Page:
My work focuses on the intersection of contemporary art and various forms of state violence including socially detrimental urban overdevelopment and militarized force. I research how art, artists, architects, and urban planners have been implicated in the exercise of hard and soft state power, ‘inadmissible heritage’ in public collections, and artist monitoring by the state. Conversely, I explore visual histories of interracial solidarity and work to develop revisionist curatorial formats that reinterpret the art of the past.
My doctoral research combined contemporary art history and theory with security, intelligence, and media studies to investigate officially commissioned art during the Irish ‘Troubles’ and the 1982 Falklands/Malvinas conflict. My monograph based on this study 'The Deployment of Art' will be published by Routledge in 2023.
I was Exhibitions Curator at the Hayward Gallery (1999-2007), Senior Curator at Modern Art Oxford (2009-10), and Deputy Head of the Curating Contemporary Art Department, Royal College of Art (2007-2014). Recent projects include 'The Surface of the World: Architecture and the Moving Image' (Museum of Contemporary Art and Design, Manila, Philippines, 2014-17); 'Spectres of Modernism: Artists Against Overdevelopment' (Bowater House/Raven Row, London 2017-18) and 'Open Plan: Communities in Contemporary Art' (South London Gallery, 2022) (co-edited with Carey Robinson). I have worked in a freelance and associate capacity with diverse visual arts organisations including Tate; Kettle’s Yard, Cambridge; South London Gallery and the Alytus Biennale (Lithuania).
Research interests and PhD supervision
My doctoral research combined contemporary art history and theory with security, intelligence, and media studies to investigate officially commissioned art during the Irish ‘Troubles’ and the 1982 Falklands/Malvinas conflict. The monograph based on this work appears in 2023 (Routledge) addressed to their art, heritage, intelligence, social movement, and media studies lists. This feeds directly into the design of my next research project which explores interracial solidarity tactics and visual activism linking Northern Ireland and Black America during the 1960s, 1970s and 1980s. I will analyze contemporary art, political film, murals, and embodied protest actions to investigate how activists in Northern Ireland looked to the visual imagery of Black America as the basis for resistance and solidarity and ask if, and how that ‘look’ was returned. Planned research outputs for that project include a second monograph which will have wide appeal given current interest in interracial solidarity and anti-Imperialist struggle.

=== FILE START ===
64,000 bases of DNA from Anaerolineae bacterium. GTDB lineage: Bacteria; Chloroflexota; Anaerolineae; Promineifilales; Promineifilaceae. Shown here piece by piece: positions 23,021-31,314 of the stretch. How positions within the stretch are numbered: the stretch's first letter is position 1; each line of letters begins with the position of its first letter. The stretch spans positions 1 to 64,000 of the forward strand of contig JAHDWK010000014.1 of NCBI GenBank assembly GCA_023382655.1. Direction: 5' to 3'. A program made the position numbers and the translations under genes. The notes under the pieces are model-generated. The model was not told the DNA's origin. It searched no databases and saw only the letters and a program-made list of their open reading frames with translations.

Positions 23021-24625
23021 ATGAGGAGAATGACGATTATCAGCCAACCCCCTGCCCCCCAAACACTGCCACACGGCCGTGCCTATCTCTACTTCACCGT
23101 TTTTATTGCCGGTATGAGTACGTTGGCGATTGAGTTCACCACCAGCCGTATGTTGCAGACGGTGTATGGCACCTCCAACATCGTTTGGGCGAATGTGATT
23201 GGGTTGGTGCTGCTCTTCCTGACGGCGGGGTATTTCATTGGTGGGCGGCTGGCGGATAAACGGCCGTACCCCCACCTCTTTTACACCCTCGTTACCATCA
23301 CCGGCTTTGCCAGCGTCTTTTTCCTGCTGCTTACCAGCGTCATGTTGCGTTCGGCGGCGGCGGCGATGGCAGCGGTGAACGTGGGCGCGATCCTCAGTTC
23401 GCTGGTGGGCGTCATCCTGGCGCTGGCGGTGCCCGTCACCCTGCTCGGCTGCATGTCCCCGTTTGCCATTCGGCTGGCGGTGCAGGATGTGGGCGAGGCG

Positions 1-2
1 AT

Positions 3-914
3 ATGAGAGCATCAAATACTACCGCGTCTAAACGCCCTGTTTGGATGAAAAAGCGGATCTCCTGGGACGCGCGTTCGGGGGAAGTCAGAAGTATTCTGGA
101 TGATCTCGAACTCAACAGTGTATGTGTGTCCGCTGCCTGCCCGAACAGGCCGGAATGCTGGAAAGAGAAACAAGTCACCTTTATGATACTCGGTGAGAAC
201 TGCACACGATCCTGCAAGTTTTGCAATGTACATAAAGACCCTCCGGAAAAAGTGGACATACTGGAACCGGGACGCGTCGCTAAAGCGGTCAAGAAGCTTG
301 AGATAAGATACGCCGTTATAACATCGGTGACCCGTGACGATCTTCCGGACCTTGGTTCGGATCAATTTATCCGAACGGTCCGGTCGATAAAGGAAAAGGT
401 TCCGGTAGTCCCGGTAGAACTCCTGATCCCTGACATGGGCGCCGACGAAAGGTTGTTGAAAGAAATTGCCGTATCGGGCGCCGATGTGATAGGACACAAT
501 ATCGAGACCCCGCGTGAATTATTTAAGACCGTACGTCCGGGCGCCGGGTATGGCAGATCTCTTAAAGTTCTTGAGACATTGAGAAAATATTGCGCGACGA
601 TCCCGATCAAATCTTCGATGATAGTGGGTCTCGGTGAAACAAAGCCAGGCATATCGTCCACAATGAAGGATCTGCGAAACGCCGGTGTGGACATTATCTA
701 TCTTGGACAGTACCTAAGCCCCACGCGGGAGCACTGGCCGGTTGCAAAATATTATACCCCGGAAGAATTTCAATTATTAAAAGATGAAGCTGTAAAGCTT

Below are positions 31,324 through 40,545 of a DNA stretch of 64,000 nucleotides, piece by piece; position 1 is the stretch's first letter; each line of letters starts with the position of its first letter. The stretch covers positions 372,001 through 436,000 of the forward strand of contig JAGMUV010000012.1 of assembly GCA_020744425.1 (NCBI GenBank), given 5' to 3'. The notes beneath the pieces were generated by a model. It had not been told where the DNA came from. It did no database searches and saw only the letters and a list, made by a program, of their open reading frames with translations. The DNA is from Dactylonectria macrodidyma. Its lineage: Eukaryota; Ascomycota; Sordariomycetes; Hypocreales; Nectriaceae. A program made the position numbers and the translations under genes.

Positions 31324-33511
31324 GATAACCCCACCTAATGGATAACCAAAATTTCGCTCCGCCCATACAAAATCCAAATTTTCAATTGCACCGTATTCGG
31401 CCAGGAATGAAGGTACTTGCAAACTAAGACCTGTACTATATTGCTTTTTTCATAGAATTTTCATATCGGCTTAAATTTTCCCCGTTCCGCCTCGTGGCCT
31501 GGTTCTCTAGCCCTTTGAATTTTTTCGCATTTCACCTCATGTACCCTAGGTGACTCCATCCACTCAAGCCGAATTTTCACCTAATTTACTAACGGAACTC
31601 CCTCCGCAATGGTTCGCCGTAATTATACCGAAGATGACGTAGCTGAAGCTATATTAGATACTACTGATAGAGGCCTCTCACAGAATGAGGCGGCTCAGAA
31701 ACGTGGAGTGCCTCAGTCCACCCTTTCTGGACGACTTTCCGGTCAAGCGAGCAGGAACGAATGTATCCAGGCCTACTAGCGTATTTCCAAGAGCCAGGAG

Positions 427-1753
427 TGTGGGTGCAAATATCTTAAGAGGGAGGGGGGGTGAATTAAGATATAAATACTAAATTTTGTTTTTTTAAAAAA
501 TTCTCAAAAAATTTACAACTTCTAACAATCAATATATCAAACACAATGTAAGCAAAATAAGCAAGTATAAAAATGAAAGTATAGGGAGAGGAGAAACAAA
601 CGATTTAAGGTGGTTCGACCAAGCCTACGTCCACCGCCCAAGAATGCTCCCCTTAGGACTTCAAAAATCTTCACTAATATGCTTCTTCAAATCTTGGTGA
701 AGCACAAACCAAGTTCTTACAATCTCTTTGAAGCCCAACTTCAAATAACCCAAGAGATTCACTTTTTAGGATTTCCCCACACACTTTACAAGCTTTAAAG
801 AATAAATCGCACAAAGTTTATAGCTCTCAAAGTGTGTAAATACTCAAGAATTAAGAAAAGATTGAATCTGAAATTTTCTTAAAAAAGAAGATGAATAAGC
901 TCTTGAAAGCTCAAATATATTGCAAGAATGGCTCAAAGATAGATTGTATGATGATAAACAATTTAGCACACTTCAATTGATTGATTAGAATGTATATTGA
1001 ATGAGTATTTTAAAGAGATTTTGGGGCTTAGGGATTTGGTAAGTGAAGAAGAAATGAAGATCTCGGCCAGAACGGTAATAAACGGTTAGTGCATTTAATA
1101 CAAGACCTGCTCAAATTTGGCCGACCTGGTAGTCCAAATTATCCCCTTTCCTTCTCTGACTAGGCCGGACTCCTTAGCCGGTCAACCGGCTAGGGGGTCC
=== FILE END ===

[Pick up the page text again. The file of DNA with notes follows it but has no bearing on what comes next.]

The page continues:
I would welcome research students with interdisciplinary projects that address the intersections of contemporary art and curating, broadly defined, with one or more of these fields:
- Militarised conflict (especially insurgency and counterinsurgency after 1945)
- Political iconography
- Built environment
- Interracial visual solidarity tactics
- State monitoring of artists
- ‘The Deployment of Art: The Imperial War Museum’s Artistic Records Committee 1968-1982' (Abingdon: Routledge) (under contract: 2023) (120,000 WORDS; 150 ILLUSTRATIONS)
- 'Open Plan: Communities in Contemporary Art' (co-edited with Carey Robinson)(London: South London Gallery, 2022) (in press) (110 pages)
- 'Ufuoma Essi: From Where We Land' (co-edited with Ufuoma Essi) (London: South London Gallery, 2022) (in press) (46 pages)
- 'The Surface of the World: Modern Architecture and the Moving Image' (Manila: Museum of Contemporary Art and Design, 2017) (126 pages)
- 'Stewart Home and Chris Dorley-Brown: The Age of Anti Ageing' (London: Vargas Publishing, 2014) (40 pages)
I have extensive experience teaching in person and online at undergraduate, graduate, and MPhil/PhD levels. This falls into two broad areas:
Practice-based teaching including: Managing exhibition projects and convening and co-convening curatorial practice workshops in partnership with external organisations including MCAD, Manila; Gwanju Biennale (with Okwui Enwezor); California College of the Arts; De La Salle College of the Arts, Singapore; Central Academy of Fine Arts (CAFA), Beijing.
Theory and history teaching covering the areas of: Curatorial Strategies; Art, Coloniality; Spatial Practices; Writing for Curators; Audiences; Art and Globalisation; Feminism and the Artist’s Body; Art from Latin America; Art and Conflict; Culture Wars and Contested Heritage.
Expertise and public engagement
With public engagement at the heart of my curatorial practice and academic research concerns I have curated and organised numerous art exhibitions from critically acclaimed block busters to experimental displays in artist-run spaces. I have commissioned art for the public domain and managed complex community-orientated projects with multiple stakeholders. My interviews and reviews have been published widely including in La Vanguardia de Barcelona, The Art Newspaper, and artnet.com. I have appeared on British, Spanish, and French national and local tv and radio, including as a guest on BBC Start the Week and Newsnight talking about my curatorial work.
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